There are some very amusing and beautifully written accounts
• Conttantinopk during the Crimean War. By Lilly Iloruby. With Illustrations In chromolithography. London: Bentley, 1863.
of visits to the "Valley of Sweet Waters,"—the Tinkiph Hyde Park. Lady Hornby was much struck with the beauty and gentle grace of the Turkish women. "Nothing," she says, "in point of colouring and grouping could be more strikingly beautiful than these clusters of women by the trees and fountains. Imagine five or six in a row, their jet black eyes shining through their white veils, under which you can see the gleam of jewels which confine their hair, often dressed, by the bye, very much e/a Euginie. Your first impression is that they look just like a bed of splendid flowers." Presently came by the (late) Sultan's married daughter—married to Aali Ghalib Pasha, the son of liedschid Pasha,—in a droll imitation of an English carriage.
"We could not see ratioh of the lady (who is said to be very lovely), the negroes keeping close to the windows, as they splashed up the mud all over their uniforms, besides which her yashmak was thickly folded. I could only see plainly her beautiful fan of snow-white feathers, the handle glittering with emeralds. The lady on the opposite seat (there were three in the carriage) was more thinly veiled, very young, and very pretty. I saw her face plainly, and her feridjee being a little off her shoulders, I threw an envious glance on a violet-coloured velvet jacket embroidered with gold, and fastened at the throat with a large jewelled clasp, which gleamed through the gauzy veil. As to beauty of mere dress and ease of attitude, nothing that I have seen in life or in pictures can give the slightest idea of the wonderful grace, the extreme delicacy, and bird-of-paradise-like uselessness of the Turkish belle. Women of rank look like hothouse flowers and are really cultivated to the highest perfection of physical beauty, having no other employment but to make their skins as snow-white and their eyebrows as jet-Mac-1 as possible. When young, their skin is literally as white as their veal, with the faintest tinge of pink on the cheek, like that in the inside of a shell, which blends exquisitely with the tender apple-leaf green and soft violet colours of which they are so fond. The reverse of the pic- ture is, that after the first bloom of youth is past the skin becomes yellow and sickly looking, and you long to give the yashmak a pill; and admit a fresh breeze to brighten up the fine features" (p. 59).
The yashmak of these days, Lady Hornby says, is so trans- parent as rather to add to the -beauty of the wearer than to
Pere, the " Frank " quarter of Constantinople, is crowded and lively enough ; but Stamboul, the stronghold of the true be- lievers, except in the harrow street leading up to the bazaars, is
a city of the dead, "closed lattices, and not a sound to disturb the silence of the steep and narrow streets, across which sometimes trails a neglected trellised vine." We must give the following adventure which befell Lady Hornby in this abode of quietness in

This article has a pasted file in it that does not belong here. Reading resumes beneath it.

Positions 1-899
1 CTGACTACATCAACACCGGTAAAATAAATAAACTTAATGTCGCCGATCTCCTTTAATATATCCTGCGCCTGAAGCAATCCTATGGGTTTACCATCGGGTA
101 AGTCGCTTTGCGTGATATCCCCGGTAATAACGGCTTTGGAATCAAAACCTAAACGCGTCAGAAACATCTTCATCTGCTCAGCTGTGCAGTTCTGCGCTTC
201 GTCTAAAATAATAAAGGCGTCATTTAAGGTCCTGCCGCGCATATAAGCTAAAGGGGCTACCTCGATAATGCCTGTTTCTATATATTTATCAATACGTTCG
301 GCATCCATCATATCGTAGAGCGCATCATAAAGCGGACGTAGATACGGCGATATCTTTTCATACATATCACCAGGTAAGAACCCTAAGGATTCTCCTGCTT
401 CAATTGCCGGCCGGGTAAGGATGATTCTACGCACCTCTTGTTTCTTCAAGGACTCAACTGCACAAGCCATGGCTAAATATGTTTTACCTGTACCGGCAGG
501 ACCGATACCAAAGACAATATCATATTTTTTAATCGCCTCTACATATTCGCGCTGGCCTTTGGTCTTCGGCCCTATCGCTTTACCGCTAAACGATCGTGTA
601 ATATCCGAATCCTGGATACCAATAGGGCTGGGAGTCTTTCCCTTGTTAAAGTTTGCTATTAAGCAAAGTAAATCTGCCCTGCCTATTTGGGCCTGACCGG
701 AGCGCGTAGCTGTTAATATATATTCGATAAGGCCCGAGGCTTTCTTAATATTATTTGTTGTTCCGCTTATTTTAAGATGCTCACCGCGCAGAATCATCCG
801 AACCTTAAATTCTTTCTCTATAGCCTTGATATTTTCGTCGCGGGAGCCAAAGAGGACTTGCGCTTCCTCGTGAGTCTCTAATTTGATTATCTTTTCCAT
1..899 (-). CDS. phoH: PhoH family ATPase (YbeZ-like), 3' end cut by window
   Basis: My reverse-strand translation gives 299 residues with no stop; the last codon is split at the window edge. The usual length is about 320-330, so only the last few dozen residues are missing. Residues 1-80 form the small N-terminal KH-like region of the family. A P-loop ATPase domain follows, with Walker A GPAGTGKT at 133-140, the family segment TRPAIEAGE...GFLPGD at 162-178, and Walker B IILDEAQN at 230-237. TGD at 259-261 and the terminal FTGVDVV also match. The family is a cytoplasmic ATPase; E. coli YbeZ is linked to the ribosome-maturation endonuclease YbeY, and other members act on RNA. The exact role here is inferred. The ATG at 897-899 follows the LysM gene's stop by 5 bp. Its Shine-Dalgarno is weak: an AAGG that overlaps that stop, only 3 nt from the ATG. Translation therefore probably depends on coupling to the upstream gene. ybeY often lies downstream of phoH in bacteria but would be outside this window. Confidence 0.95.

her own words :—
"After a long ramble one day, Mr. Bell and I sat down on an ancient fountain stone in this silent region. Opposite to us on the right was a vacant space caused by a fire, over which fig-trees and creeping plants grew in uninterrupted wildness and luxuriance. Exactly opposite to the poor weary travellers was a dark red and closely latticed wooden house, most picturesquely decayed looking. Presently a veiled black slave came out, and carefully closing the door, gave a auspicious glance at the ' Giaours,' and shuffled mysteriously out of sight. A little red and white kitten had evidently wished to come into the street with her; but when it saw us it started back, as if in fear of the 'infidels.' All the time we sat there we saw one of its little golden eyes peeping at us through a hole in the ironbound door. We were very tired, so there we sat a long time, saying what a curious, silent, drowsy, and picturesque place it was, when we saw a little square bit of the trellis-work lattice quietly open, and a pair of black eyes looked down on us through the thick white folds of a yashmak. We did not speak, and sat just as children do, scarcely daring to breathe, when a strange bird hops by which they are anxious not to scare away. The black eyes evidently scanned us both from head to foot ; but presently a turbanned head crossed the lattice, and they suddenly disappeared. Mr. Turk now opened the lattice a little wider, and seemed so well pleased with his view that Mr. Bell at length broke silence by suggesting that it would be rather awkward, alone as we were if he were to come down and insist upon buying me at once. M;. Bell and I are famous for making each other laugh, and there was an end of our gravity at once. The black eyes again returned to the lattice, but we could see by the wreaths of white smoke that Afylord was close by. It seemed to us that this silent pantomime meant, `If you look at her, I will look at him/ for the black eyes now fixed themselves on the good-looking and susceptible Mr. Bell in the most determined and tender manner ; so that out of regard for his peace of mind I thought it better to rise from the old stone and go our way, which we did.